Yoshihiro Tatsumi’s style, somewhere between cartoon and realism, is simple but strong, his pacing is perfect and his layouts are so well planned that on a visual level, the actual act of moving through the pages is effortless. Yet Abandon isn’t an easy read, as the stories themselves are incredibly jarring.
Abandon is a collection of tragedies. Despite Abandon’s short length I had to put it down and take a break between stories. The way Tatsumi depicts the gritty realities of 1960s working class Tokyo is unforgiving. Images of death, limbs being severed and a questionable scene between a man and a dog often left me uneasy.
Tatsumi relies on symbolism in a way that seems more reminiscent of Shakespeare’s King Lear than any graphic novel I’ve read. Like Lear, Abandon’s stories are disturbing and dig deep with a sophisticated, dark irony.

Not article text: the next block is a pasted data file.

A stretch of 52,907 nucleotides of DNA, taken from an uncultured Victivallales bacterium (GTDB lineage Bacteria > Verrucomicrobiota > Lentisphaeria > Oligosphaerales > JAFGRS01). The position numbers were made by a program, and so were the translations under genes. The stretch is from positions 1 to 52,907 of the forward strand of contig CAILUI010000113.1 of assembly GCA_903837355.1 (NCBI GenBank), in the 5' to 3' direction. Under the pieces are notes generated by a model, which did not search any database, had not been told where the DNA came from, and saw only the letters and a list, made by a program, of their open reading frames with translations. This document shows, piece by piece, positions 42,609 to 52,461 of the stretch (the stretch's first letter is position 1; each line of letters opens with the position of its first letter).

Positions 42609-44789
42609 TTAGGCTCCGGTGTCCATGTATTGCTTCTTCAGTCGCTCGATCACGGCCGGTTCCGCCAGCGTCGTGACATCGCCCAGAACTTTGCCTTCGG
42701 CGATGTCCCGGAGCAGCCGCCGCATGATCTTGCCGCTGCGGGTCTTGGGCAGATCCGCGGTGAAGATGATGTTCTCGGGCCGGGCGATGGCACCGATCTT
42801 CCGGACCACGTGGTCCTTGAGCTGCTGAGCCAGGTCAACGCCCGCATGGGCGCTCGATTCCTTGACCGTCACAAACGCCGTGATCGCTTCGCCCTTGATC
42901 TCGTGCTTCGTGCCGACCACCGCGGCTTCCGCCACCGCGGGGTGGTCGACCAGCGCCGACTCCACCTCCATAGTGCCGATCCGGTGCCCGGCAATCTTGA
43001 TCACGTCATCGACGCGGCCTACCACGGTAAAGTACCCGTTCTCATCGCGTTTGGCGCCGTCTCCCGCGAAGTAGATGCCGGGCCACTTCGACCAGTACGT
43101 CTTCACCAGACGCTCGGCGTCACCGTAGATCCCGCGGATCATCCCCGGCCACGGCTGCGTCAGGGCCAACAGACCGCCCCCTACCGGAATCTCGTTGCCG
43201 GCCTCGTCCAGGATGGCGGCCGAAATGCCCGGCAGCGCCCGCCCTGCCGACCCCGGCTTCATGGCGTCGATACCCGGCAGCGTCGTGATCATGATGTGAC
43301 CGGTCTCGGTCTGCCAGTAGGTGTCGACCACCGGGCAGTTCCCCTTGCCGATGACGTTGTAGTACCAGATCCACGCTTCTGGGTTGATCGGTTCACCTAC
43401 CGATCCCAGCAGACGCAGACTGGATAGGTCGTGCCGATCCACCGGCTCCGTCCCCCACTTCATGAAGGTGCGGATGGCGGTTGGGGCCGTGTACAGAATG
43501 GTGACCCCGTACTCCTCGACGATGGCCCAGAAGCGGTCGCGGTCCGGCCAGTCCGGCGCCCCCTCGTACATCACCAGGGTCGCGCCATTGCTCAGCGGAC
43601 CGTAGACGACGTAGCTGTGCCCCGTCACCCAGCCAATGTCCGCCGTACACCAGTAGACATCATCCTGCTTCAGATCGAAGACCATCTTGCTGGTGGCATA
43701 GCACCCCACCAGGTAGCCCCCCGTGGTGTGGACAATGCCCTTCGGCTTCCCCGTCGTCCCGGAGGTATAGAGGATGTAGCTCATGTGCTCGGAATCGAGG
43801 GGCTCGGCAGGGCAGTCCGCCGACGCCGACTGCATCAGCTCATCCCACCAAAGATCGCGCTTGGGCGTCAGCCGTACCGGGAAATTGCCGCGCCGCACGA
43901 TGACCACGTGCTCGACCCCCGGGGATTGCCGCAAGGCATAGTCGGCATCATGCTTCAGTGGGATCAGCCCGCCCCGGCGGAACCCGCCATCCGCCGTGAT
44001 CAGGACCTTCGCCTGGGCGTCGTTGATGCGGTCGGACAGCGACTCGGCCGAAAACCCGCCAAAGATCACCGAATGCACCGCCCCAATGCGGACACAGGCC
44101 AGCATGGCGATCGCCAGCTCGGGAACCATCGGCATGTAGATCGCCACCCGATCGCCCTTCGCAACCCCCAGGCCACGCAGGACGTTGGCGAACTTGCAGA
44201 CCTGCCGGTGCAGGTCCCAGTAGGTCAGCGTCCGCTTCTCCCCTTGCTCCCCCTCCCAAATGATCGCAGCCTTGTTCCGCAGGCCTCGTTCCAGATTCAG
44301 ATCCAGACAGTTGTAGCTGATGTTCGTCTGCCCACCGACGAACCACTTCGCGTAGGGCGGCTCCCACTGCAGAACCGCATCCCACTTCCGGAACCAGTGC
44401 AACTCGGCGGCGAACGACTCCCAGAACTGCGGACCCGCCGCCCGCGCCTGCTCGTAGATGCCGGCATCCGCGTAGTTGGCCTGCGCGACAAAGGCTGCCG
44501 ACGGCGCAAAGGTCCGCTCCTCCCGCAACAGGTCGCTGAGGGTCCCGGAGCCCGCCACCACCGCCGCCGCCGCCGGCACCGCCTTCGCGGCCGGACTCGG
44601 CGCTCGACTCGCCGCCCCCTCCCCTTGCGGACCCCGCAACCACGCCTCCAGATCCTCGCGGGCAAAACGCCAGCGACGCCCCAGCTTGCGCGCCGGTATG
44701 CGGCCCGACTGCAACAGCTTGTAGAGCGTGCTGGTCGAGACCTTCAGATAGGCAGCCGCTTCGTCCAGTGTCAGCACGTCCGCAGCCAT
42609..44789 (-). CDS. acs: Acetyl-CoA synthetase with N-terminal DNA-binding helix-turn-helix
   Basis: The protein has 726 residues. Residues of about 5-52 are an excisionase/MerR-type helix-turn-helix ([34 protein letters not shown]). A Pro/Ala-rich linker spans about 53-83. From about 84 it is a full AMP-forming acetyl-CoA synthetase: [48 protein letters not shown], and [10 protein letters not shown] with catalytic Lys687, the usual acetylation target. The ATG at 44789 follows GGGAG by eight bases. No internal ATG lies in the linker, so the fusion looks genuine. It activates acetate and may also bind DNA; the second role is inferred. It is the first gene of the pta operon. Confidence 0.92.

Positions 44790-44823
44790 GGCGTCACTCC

Tatsumi is the grandfather of alternative manga in Japan. He began making sequential art in a style he called “Gekia” in the late 60s and early 70s, he’s had a profound influence on Japanese artists and is now being introduced to the North American audience. Those into the craft should have a look at Abandon both for its historical relevance and to witness the way Tatsumi’s stories are told–it’s impressive. Tatsumi accomplishes more in a 25-page piece than most artists do in 10 times that amount. But when it comes to subject matter, this book certainly won’t be palatable for everybody. (S. Malik)
by Yoshihiro Tatsumi, $24.95, 200 pgs, Drawn and Quarterly, PO Box 48056, Montreal, QC, drawnandquarterly.com